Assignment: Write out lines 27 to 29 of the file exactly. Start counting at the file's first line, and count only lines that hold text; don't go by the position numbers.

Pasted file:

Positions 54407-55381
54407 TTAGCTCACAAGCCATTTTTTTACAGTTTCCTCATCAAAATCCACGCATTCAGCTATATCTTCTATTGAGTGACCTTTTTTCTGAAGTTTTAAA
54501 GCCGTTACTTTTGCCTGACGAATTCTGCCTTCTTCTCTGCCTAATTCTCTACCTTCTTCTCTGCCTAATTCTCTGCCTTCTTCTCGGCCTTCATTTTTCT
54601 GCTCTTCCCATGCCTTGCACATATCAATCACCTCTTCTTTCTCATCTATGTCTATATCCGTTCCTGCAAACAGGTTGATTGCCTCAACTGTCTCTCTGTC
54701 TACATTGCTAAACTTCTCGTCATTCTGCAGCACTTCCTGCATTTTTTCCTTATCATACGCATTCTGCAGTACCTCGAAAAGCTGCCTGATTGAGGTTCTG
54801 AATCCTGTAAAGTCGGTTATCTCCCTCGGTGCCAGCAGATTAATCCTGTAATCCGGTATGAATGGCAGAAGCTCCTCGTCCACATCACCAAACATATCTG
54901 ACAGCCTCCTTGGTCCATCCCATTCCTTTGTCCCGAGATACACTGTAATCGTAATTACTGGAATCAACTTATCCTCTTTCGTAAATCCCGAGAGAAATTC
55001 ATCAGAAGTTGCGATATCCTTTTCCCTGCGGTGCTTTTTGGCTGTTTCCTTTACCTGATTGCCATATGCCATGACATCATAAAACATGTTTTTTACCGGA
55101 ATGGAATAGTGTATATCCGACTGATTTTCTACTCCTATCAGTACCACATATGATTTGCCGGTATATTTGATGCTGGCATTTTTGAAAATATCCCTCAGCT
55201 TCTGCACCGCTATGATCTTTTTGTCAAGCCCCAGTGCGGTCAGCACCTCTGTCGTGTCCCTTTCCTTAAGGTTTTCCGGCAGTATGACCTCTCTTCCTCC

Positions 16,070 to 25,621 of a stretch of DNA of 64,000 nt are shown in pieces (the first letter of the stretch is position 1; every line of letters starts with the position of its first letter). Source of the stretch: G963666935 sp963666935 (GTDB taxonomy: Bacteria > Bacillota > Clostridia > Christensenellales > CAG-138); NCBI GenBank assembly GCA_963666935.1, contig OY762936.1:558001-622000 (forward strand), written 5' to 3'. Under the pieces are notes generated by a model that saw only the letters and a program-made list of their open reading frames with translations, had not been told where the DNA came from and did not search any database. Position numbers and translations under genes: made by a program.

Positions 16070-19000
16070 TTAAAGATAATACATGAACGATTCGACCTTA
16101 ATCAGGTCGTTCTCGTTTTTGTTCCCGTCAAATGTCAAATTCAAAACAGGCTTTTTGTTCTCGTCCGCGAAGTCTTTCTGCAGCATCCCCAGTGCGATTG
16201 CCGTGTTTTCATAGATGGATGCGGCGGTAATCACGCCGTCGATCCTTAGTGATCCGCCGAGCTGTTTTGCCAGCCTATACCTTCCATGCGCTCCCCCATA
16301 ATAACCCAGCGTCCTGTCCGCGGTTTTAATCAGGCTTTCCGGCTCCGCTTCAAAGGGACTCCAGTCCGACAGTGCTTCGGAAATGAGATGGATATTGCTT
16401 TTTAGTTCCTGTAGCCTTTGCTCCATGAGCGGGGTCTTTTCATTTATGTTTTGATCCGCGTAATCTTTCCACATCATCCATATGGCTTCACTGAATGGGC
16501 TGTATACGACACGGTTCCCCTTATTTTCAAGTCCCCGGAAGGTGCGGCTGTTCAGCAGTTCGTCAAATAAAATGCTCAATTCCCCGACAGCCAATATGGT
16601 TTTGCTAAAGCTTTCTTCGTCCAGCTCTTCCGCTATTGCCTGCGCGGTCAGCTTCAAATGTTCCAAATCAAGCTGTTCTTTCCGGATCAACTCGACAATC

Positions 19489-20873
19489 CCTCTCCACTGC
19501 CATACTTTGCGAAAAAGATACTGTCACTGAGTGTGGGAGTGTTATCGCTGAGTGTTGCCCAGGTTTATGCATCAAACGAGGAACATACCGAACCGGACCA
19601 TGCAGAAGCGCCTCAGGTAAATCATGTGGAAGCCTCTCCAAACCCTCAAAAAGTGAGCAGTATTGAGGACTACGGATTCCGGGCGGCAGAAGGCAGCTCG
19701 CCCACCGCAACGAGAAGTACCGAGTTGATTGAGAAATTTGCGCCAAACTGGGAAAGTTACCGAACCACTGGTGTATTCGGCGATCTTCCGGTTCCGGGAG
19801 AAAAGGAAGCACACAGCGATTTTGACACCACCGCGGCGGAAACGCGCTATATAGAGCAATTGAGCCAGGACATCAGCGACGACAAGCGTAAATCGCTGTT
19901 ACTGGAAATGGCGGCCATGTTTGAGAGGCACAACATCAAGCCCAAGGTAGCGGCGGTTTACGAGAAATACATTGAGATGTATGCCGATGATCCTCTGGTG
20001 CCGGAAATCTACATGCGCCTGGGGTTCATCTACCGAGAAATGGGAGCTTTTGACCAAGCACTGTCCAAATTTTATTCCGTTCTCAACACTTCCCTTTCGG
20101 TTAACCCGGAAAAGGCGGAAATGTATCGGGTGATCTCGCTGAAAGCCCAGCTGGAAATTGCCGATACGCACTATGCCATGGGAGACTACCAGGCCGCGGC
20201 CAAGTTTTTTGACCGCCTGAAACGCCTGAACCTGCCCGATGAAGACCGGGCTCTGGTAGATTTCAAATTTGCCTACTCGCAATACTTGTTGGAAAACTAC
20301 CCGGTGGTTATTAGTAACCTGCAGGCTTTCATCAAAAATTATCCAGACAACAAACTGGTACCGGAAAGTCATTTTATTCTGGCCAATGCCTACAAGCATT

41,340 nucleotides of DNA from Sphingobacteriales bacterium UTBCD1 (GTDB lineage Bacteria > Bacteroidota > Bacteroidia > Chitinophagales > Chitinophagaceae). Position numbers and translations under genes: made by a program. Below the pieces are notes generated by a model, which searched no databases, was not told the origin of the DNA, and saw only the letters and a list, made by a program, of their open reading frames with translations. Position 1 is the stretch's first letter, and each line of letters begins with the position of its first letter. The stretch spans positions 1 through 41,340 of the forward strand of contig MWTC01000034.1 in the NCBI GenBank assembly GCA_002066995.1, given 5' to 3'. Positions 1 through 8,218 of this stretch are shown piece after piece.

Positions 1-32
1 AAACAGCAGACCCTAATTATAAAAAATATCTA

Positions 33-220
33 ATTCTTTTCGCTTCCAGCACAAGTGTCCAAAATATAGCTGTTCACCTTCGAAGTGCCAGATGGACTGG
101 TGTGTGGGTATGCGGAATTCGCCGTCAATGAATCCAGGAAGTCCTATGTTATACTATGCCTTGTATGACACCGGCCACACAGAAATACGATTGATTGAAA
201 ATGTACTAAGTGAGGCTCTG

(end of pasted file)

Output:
20001 CCGGAAATCTACATGCGCCTGGGGTTCATCTACCGAGAAATGGGAGCTTTTGACCAAGCACTGTCCAAATTTTATTCCGTTCTCAACACTTCCCTTTCGG
20101 TTAACCCGGAAAAGGCGGAAATGTATCGGGTGATCTCGCTGAAAGCCCAGCTGGAAATTGCCGATACGCACTATGCCATGGGAGACTACCAGGCCGCGGC
20201 CAAGTTTTTTGACCGCCTGAAACGCCTGAACCTGCCCGATGAAGACCGGGCTCTGGTAGATTTCAAATTTGCCTACTCGCAATACTTGTTGGAAAACTAC